Specifically, I have added chapter 18, “Preventing Disability Harassment,” in response to the concerns of parents and advocates who told me about how the young people they help are mistreated, both verbally and physically. Also entirely new is an appendix devoted to guiding questions for the development and implementation of successful discipline programs, contributed by my friend and colleague Dee Lindenberger, trainer for the Marquette-Alger Regional Education Service Agency and the Michigan Strategic Alternatives in Prevention Education (SAPE) Association. She is a co-developer of Bully-Free Schools (www.sape.us).
In addition to updates throughout the book, I have supplemented chapter 11, “A Rubric-Based Discipline System,” with a troubleshooting guide for school discipline systems designed to answer frequently asked questions about rubric-based discipline. Chapter 12, “Helping Young People Take Responsibility for Their Behavior,” now includes a set of guidelines for using the reflection process effectively.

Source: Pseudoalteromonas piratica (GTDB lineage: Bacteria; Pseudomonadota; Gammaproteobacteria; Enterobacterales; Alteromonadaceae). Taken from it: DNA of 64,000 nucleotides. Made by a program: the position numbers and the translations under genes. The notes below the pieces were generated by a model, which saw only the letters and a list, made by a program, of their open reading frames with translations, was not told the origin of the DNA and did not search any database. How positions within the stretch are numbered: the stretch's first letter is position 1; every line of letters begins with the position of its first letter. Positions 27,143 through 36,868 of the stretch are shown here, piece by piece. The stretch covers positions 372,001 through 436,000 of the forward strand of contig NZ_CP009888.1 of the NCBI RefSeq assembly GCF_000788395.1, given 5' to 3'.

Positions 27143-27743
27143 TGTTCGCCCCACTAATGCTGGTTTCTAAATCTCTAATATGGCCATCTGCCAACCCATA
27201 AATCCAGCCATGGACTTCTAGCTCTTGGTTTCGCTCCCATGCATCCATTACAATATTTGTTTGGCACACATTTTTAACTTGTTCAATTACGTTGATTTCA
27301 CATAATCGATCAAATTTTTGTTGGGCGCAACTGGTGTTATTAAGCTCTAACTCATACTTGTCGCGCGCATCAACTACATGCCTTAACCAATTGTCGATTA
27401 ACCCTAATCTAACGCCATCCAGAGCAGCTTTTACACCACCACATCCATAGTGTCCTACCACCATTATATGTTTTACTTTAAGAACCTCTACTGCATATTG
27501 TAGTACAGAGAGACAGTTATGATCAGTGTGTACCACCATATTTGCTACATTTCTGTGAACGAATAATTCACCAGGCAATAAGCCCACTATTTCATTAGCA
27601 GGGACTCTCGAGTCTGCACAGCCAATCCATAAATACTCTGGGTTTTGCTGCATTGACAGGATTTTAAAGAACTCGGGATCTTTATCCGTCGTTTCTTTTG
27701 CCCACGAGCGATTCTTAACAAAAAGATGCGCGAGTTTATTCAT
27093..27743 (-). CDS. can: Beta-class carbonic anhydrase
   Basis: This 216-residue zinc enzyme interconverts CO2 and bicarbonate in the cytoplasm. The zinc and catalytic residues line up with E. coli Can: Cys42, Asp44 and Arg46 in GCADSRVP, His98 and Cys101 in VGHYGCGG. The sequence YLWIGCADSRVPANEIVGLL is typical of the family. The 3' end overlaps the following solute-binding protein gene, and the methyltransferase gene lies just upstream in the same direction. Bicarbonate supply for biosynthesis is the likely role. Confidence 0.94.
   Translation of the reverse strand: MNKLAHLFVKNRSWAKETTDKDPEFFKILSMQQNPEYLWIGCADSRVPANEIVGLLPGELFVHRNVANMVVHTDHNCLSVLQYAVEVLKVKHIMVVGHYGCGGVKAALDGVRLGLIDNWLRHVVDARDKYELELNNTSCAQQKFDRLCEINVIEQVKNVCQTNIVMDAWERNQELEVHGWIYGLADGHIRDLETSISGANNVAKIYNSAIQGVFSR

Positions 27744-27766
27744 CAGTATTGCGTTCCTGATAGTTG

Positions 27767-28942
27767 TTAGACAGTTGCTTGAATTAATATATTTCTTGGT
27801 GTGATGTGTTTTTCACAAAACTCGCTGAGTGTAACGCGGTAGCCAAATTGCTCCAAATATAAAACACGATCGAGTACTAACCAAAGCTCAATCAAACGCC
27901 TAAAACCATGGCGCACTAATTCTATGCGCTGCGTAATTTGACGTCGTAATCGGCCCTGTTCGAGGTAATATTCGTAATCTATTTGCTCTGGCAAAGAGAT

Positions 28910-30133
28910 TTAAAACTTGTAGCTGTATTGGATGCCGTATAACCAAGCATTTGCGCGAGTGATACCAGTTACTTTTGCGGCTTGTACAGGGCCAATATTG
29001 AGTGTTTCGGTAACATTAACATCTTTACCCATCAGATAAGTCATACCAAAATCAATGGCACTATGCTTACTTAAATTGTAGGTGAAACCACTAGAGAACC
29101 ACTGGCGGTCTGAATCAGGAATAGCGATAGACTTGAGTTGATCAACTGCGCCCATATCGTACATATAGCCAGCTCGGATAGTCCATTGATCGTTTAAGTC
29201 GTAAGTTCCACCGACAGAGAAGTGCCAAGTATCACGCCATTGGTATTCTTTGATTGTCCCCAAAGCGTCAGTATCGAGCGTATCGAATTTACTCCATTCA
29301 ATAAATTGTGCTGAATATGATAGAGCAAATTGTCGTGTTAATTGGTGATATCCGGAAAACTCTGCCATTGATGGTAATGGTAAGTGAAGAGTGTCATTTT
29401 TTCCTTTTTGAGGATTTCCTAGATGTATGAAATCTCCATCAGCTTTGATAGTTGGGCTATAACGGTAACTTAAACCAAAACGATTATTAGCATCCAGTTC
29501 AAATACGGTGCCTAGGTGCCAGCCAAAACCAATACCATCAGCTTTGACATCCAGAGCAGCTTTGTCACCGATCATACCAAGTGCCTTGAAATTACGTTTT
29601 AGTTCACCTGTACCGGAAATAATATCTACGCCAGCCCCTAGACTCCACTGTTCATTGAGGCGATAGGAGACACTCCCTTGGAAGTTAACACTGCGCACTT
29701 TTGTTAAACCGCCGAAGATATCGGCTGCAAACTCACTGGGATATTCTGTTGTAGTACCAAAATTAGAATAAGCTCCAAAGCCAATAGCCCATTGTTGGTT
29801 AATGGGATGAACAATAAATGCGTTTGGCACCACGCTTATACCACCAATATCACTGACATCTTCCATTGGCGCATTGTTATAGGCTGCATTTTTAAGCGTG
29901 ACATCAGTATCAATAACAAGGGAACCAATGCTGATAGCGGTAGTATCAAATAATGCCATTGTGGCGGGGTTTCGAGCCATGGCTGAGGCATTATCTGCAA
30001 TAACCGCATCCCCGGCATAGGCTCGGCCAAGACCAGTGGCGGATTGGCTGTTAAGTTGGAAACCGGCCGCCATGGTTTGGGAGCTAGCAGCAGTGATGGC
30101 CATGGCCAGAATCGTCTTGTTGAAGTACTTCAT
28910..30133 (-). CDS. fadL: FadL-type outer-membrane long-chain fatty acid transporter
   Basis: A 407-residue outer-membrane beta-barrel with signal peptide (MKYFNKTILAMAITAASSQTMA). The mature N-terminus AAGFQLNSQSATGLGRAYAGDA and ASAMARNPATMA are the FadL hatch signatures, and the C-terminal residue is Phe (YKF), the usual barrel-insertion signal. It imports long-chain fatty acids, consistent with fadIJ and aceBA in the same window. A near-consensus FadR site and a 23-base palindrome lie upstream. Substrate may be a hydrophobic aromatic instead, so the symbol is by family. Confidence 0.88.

I rewrote chapter 16, “Activating Peer Bystanders,” to reflect new research and my continuing experiences of talking with young people. It presents what I believe is a more effective approach to this important element of bullying prevention, which is included in the book, Empowering Bystanders in Bullying Prevention.
Comments from Colleagues
“In a field inundated with different types of bullying prevention programs, Stan Davis’ work stands out for its practical, realistic, and usable approaches. Using research to identify important knowledge that others have bypassed entirely, Stan Davis offers a method for conceptualizing, addressing, and preventing bullying that incorporates best practices in a sensible, concrete application. His books are internationally renowned, and for a good reason.”
Elizabeth K. Englander, PhD,